Pets, Not Plants
When a collector decides to purchase a new media work, he or she enters into an unusually close relationship with the art. At the simplest level this is because, despite all the technological developments, much new media art needs to be installed with great care and sensitivity to its physical surroundings and demands regular maintenance due to its technical complexity. This is not simply a case of buying a painting and hanging in on the wall. The difference between owning new media art and older forms is not unlike the difference between keeping pets and plants. “Things can go wrong,” says Sacks. “And depending on the complexity of the work, many things can go wrong. But the magic of the piece doesn’t exist without that.”

For Michael Katchen, senior archivist at Franklin Furnace, who has been involved in drawing up and promoting the Variable Media Questionnaire (see "Conserving Pixels, Bits, and Bytes" by Jacquelyn Lewis), which records artists’ criteria for preserving their new media works, feels that the safeguards for the future maintenance of new media works are not only appropriate in institutions, with their legal and conservation departments, but in private collections as well. Often it’s not just a question of switching the thing on and off.

And yet, at the same time an increasing number of artists are making art that is still worth looking at when it is switched off. Daniel Rozin, whose reactive sculptures “see” and “reflect” people and things that pass in front of them, and who has a show at bitforms next month, points out, “If you walk into a room and see this [work] on the wall when it’s switched off, you will still appreciate it.” No wonder, because these new media pieces are also beautiful objects, whether they consist of arrangements of wooden rods, lattices of tiny laminated prints, or suspended silk screens.

Private vs. Public
Another reason why new media work is now being collected more widely is that, for the private collector at any rate, the limits of the media are now comprehensible. (In fact, there seems little point in even calling them “new” anymore, which has led to the adoption of the term “variable media,” which encompasses all ephemeral mediums, including performance art.)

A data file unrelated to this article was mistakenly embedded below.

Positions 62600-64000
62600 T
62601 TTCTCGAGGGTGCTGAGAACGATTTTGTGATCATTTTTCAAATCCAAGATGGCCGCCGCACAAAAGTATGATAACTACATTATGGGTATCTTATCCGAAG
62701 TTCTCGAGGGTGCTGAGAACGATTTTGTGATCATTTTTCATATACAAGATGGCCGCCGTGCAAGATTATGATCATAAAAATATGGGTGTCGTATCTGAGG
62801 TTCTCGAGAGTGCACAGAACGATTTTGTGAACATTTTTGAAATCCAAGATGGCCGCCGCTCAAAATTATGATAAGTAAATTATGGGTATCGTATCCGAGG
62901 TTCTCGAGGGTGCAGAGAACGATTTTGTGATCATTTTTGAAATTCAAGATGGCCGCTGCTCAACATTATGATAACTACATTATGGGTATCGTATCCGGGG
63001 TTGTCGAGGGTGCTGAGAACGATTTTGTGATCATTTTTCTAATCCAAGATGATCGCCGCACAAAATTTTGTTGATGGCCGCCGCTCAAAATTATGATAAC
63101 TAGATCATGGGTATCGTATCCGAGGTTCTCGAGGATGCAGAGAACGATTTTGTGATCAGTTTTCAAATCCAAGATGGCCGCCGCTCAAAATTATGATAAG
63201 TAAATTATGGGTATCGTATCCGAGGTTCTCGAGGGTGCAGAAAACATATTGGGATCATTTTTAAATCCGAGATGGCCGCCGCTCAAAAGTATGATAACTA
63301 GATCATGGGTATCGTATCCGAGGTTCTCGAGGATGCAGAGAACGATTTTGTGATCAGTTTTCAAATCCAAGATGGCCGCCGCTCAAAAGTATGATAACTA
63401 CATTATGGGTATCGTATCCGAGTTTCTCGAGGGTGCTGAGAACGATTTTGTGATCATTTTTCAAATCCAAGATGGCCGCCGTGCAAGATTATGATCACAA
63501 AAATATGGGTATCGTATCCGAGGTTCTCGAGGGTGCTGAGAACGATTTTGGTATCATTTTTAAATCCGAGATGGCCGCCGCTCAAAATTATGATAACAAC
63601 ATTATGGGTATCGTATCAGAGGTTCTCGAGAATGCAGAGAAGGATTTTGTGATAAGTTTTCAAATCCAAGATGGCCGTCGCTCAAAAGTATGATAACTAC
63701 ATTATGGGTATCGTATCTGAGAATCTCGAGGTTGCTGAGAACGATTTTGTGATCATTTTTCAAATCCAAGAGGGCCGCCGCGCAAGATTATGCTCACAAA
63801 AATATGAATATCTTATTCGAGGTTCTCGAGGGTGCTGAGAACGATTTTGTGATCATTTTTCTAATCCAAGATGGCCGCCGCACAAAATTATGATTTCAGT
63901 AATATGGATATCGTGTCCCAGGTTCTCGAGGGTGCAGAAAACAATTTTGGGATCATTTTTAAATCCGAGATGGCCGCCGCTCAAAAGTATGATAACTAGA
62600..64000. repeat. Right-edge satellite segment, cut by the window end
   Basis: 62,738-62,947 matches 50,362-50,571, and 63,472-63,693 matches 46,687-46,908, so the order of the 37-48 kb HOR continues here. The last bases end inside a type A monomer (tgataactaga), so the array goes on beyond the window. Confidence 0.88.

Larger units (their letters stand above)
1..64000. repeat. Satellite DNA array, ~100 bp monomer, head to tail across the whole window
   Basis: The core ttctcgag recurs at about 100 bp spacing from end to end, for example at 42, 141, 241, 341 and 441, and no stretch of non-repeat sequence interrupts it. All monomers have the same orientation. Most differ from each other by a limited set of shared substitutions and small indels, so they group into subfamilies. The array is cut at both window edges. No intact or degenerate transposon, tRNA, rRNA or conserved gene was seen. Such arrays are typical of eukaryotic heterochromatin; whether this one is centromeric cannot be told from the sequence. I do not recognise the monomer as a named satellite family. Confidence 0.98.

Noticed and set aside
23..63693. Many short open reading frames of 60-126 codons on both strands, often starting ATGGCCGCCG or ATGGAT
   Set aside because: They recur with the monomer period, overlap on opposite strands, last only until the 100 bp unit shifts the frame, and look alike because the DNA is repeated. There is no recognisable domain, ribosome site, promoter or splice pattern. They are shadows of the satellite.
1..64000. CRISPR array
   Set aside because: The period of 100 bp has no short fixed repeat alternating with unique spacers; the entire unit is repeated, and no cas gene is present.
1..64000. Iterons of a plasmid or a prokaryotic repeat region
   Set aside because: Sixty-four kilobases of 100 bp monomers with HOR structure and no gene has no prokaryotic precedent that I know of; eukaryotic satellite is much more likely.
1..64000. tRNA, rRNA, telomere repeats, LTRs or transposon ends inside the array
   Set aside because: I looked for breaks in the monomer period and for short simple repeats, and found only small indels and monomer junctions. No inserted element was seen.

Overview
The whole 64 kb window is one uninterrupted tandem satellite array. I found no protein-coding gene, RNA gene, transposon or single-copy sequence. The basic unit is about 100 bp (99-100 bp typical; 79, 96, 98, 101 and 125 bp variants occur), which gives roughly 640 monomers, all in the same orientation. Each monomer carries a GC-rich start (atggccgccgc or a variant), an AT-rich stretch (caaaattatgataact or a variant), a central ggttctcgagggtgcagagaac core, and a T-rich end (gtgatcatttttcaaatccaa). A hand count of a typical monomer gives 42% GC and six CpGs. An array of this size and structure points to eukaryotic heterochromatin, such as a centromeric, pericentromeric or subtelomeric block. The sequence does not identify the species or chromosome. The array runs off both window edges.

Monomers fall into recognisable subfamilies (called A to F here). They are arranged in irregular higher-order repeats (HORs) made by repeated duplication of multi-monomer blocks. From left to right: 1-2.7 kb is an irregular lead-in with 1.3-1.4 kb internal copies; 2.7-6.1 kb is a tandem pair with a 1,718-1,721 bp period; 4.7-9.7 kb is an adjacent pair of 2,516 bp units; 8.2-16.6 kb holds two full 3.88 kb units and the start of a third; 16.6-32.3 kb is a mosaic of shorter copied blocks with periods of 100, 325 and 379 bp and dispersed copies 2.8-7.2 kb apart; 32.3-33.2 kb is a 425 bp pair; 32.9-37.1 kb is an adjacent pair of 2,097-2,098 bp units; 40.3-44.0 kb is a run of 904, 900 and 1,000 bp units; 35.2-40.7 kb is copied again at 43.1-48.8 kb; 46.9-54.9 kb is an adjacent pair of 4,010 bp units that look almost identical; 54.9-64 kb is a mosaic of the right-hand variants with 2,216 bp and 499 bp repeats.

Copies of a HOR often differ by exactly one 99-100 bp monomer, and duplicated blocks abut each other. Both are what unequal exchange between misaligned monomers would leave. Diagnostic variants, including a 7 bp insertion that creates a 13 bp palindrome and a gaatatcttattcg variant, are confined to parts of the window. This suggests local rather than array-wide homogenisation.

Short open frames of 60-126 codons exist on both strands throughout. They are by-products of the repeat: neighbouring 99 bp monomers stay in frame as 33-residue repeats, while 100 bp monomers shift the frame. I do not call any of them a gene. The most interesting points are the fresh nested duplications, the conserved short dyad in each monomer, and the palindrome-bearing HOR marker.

Remember art that was intended to exist purely on the Internet? Since at least 2003, many artists who apply for Franklin Furnace’s “Future of the Present” grants to make “live art on the Internet” have envisioned a physical outcome or locale for their work. In little more than a decade, the utopian musings about an art without physical boundaries, constraints, or even existence, so common in the 1990s, have largely disappeared. Or rather, even if that sort of work still exists, it has not found its way into many private collections.

And as far as some experts are concerned, this is just as well, because it has become obvious that some sorts of new media art are more suited to private collections than others. Private ownership, like copyright, Katchen argues, actually reduces the safety of work that exists purely as computer code. “Get it out in as many examples as possible,” he says, “rather than have just a single copy that might get lost. Because then the work is gone.”

Sacks agrees: “I feel that you don’t want to put too many constraints on that art form. It’s public art. When it’s out there, it’s out there. I don’t think you should constrain it to the rules of the art world.”

Still, while for many people “out there” is precisely where the most exciting new media art is being made, there is clearly room for both private and public work. “I don’t think it’s a question of one or the other,” says Sacks. “It depends on the scope of the project, and it depends on the artist’s agenda.”

“Obviously I’m biased, but to me, this is the most relevant art being made today.”

Robert Ayers